There is actually one comparable to this that I can think of among current NBA arenas: AT&T Center in San Antonio, which has an octagonal shape and lots of seating in the upper-deck sections along the baseline.
That building opened in 2002, long after I was done with middle school, so maybe I had more forethought in sports venue design than I thought.
4) The standard arena doodle
Other than the sharp lines and corners, there is really nothing adventurous about this arena doodle, which apparently was meant to be hockey-only.
And there’s nothing wrong with that per se. Especially in the 1990s, arena designs were not really very adventurous, and it’s clear that my doodles mostly followed that tack.
If this arena were built, I think it would be a perfectly serviceable place to watch a hockey game or any other event, and nothing else.
5) The smaller standard
This arena doodle looks fairly similar to the one above, but with a little less detail. Two things about it are interesting to me, though.
One, the cross-section includes this dome-like roof that suggests it’s a large facility. Two, the capacity I have listed for it at the top of the drawing is 20,000.
If you read my earlier ballpark doodle post, you know that I was consistently, um, generous with the capacities I put on these diagrams, and that they were based simply on the eyeball test as opposed to any mathematical estimates.
With all that said, I look at this drawing now and think that it would work very well as a college basketball gym. Scaled down to a capacity of somewhere between 8,000-10,000, I think it would provide a very good atmosphere, don’t you think?
6) The rounded rectangle arena doodle
Last year I visited the renovated Nassau Coliseum for a New York Islanders game, and I couldn’t get over how small it was by modern arena standards.
Not just in terms of capacity (it seats less than 14,000 fans in its current configuration) but in footprint as well. If you placed the Coliseum next to just about any other NBA or NHL arena built after 2000, I’m pretty sure it would be dwarfed.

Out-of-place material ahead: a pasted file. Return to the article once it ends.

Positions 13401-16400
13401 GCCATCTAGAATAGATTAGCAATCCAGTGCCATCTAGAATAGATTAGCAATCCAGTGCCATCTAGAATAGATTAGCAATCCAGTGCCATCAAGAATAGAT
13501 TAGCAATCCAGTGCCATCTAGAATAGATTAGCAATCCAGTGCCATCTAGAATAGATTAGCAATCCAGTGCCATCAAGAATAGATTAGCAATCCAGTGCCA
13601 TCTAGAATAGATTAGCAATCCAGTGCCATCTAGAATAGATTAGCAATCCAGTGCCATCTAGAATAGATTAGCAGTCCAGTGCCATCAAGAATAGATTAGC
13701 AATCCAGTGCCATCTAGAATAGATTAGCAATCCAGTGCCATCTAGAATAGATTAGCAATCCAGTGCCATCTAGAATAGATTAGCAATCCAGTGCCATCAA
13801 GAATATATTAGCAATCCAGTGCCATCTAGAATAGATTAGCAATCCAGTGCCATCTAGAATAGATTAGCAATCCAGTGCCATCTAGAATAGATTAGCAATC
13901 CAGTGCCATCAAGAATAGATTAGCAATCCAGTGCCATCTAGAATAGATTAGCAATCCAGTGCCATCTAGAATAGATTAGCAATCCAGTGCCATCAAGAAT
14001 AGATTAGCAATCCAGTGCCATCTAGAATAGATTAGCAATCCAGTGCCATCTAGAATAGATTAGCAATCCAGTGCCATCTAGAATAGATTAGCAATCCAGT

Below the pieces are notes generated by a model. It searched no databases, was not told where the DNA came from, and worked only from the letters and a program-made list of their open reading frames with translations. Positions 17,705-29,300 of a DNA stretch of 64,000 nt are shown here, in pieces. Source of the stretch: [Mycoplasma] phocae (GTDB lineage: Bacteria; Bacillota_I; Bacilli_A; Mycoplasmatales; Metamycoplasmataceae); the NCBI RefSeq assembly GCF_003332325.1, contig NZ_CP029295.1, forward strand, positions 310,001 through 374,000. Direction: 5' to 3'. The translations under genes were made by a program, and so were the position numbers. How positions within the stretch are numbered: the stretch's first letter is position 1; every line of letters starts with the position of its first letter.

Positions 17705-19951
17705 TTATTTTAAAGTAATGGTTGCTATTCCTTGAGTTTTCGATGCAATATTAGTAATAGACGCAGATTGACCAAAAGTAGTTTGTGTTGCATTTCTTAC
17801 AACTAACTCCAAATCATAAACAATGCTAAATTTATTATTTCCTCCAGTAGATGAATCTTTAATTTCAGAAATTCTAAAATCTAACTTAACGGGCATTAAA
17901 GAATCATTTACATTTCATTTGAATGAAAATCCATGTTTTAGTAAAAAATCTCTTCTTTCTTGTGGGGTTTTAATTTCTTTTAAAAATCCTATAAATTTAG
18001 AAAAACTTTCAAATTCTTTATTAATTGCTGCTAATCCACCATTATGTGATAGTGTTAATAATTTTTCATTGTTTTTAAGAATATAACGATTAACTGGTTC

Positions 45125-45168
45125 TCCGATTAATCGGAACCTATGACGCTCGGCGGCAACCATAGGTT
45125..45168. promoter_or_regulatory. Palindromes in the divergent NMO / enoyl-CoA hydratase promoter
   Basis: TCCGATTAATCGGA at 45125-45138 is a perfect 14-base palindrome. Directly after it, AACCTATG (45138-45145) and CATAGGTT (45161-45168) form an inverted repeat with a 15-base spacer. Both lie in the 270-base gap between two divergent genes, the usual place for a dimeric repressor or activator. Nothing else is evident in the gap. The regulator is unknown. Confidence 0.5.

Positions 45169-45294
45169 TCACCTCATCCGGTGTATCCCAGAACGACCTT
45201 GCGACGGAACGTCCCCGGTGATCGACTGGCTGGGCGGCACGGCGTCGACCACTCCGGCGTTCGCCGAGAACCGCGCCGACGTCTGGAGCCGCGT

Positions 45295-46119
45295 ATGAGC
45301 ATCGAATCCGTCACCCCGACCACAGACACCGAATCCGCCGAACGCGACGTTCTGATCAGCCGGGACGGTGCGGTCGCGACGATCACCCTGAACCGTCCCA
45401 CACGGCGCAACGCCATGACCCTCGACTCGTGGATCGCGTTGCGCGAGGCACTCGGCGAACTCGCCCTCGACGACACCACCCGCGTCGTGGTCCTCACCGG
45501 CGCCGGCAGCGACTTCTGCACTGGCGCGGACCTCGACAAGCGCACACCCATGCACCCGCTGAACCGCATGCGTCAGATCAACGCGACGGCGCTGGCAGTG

Well, that’s what I thought of when I came across this doodle. And in fact, if you compared Nassau Coliseum’s seating chart to this one, I think you’d see that they’re quite similar — right down to the shape and the aisle between the two seating levels.
So the capacities listed on this, 16,000 for hockey and 18,000 for basketball, are probably a little big but not by much.
One last observation: Why on earth did I place the basketball court off-center here? I’m not sure what kind of advantage it would have, but frankly it looks silly now.
7) What the … ?
Perhaps of all the drawings I made, this one makes the least sense to me. Fine, the arena would be perfectly rectangular — but why would the seating bowl be perfectly rectangular, also? And would this building really seat 39,000-plus … for basketball?
I can only imagine what it would be like trying to watch a game from the uppermost corners of this place. Not only would the players look like ants, but your seat would probably be angled so you’re looking straight at the fan sitting across the aisle, and you’d have to turn your head 45 degrees the entire time play was in progress.
Oh well, you win some, you lose some. This arena doodle, probably more than any other, is a good illustration of why I never wound up doing this for a living.